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  • Neuroinflammation PET imaging: Current opinion and future directions. Journal of nuclear medicine : official publication, Society of Nuclear Medicine Jain, P., Chaney, A., Carlson, M. L., Jackson, I. M., Rao, A., James, M. L. 2020

    Abstract

    Neuroinflammation is a pathological hallmark of numerous neurologic diseases. Positron emission tomography (PET) imaging enables a non-invasive means to investigate, quantify, and track the spatiotemporal dynamics of various immune cells in living subjects. Translocator protein 18 kDa (TSPO)-PET is a technique for detecting glial activation that has yielded valuable clinical data linking neuroinflammation to cognitive decline in neurodegenerative diseases and has also been used preliminarily as a therapy monitoring tool. However, considerable limitations of TSPO-PET have prompted identification of other more cell-specific and functionally relevant biomarkers. This review analyzes the clinical potential of available and emerging PET biomarkers of innate and adaptive immune responses, with mention of exciting future directions for the field.

    View details for DOI 10.2967/jnumed.119.229443

    View details for PubMedID 32620705

  • Development of a CD19 PET tracer for detecting B cells in a mouse model of multiple sclerosis. Journal of neuroinflammation Stevens, M. Y., Cropper, H. C., Lucot, K. L., Chaney, A. M., Lechtenberg, K. J., Jackson, I. M., Buckwalter, M. S., James, M. L. 2020; 17 (1): 275

    Abstract

    B cells play a central role in multiple sclerosis (MS) through production of injurious antibodies, secretion of pro-inflammatory cytokines, and antigen presentation. The therapeutic success of monoclonal antibodies (mAbs) targeting B cells in some but not all individuals suffering from MS highlights the need for a method to stratify patients and monitor response to treatments in real-time. Herein, we describe the development of the first CD19 positron emission tomography (PET) tracer, and its evaluation in a rodent model of MS, experimental autoimmune encephalomyelitis (EAE).Female C57BL/6 J mice were induced with EAE through immunization with myelin oligodendrocyte glycoprotein (MOG1-125). PET imaging of naïve and EAE mice was performed 19 h after administration of [64Cu]CD19-mAb. Thereafter, radioactivity in organs of interest was determined by gamma counting, followed by ex vivo autoradiography of central nervous system (CNS) tissues. Anti-CD45R (B220) immunostaining of brain tissue from EAE and naïve mice was also conducted.Radiolabelling of DOTA-conjugated CD19-mAb with 64Cu was achieved with a radiochemical purity of 99% and molar activity of 2 GBq/μmol. Quantitation of CD19 PET images revealed significantly higher tracer binding in whole brain of EAE compared to naïve mice (2.02 ± 0.092 vs. 1.68 ± 0.06 percentage of injected dose per gram, % ID/g, p = 0.0173). PET findings were confirmed by ex vivo gamma counting of perfused brain tissue (0.22 ± 0.020 vs. 0.12 ± 0.003 % ID/g, p = 0.0010). Moreover, ex vivo autoradiography of brain sections corresponded with PET imaging results and the spatial distribution of B cells observed in B220 immunohistochemistry-providing further evidence that [64Cu]CD19-mAb enables visualization of B cell infiltration into the CNS of EAE mice.CD19-PET imaging can be used to detect elevated levels of B cells in the CNS of EAE mice, and has the potential to impact the way we study, monitor, and treat clinical MS.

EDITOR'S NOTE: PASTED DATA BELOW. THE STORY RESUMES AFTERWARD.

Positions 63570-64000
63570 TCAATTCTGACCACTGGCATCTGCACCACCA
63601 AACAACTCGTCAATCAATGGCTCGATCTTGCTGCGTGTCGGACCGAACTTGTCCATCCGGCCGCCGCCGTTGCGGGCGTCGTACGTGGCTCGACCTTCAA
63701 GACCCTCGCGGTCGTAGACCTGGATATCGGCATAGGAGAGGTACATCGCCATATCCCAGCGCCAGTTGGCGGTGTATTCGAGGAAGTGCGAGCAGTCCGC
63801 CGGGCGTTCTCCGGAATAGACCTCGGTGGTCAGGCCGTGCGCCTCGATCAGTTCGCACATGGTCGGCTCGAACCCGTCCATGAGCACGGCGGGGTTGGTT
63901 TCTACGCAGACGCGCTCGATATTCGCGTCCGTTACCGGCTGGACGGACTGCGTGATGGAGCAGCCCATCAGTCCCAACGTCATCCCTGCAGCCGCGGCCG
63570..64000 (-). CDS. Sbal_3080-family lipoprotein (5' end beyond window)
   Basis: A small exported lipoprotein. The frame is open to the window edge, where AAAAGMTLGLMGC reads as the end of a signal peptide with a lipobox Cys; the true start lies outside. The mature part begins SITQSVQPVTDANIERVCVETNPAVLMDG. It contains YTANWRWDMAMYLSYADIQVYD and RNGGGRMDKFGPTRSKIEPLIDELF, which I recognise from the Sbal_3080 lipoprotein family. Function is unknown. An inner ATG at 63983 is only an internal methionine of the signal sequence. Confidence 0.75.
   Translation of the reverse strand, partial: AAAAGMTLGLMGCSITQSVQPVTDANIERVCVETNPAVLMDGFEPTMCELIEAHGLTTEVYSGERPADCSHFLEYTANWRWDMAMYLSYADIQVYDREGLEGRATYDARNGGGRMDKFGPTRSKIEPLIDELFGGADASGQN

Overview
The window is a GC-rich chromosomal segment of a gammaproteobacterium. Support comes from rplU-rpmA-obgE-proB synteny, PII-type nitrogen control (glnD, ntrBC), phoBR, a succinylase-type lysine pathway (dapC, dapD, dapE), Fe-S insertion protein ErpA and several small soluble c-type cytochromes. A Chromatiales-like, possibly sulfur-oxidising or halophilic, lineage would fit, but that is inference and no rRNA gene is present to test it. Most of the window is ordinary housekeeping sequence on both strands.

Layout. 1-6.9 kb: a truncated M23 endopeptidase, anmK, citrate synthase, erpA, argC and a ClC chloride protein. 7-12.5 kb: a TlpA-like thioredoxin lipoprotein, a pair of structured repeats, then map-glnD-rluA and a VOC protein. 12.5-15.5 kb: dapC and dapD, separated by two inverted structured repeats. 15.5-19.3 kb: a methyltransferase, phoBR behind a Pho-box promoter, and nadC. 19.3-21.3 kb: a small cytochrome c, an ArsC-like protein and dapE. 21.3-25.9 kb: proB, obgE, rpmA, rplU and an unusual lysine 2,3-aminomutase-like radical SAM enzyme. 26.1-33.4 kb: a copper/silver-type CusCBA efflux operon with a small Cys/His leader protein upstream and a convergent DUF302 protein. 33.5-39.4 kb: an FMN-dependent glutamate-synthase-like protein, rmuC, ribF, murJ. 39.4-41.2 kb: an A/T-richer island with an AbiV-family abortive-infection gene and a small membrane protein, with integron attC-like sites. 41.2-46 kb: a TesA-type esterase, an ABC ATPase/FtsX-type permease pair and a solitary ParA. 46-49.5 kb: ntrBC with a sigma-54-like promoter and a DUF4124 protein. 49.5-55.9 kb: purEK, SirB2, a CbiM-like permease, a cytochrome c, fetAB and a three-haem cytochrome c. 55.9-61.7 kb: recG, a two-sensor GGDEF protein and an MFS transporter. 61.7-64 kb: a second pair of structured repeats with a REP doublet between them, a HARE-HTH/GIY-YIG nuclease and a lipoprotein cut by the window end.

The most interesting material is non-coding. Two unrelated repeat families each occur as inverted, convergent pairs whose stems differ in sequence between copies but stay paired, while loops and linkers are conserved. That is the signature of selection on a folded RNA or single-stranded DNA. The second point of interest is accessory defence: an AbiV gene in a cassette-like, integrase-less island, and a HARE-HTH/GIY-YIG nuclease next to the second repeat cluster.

View details for DOI 10.1186/s12974-020-01880-8

    View details for PubMedID 32948198

  • Radiolabeling and pre-clinical evaluation of a first-in-class CD19 PET Tracer for imaging B cells in multiple sclerosis Stevens, M., Cropper, H., Jackson, I., Chaney, A., Lechtenberg, K., Buckwalter, M., James, M. L. SOC NUCLEAR MEDICINE INC. 2019

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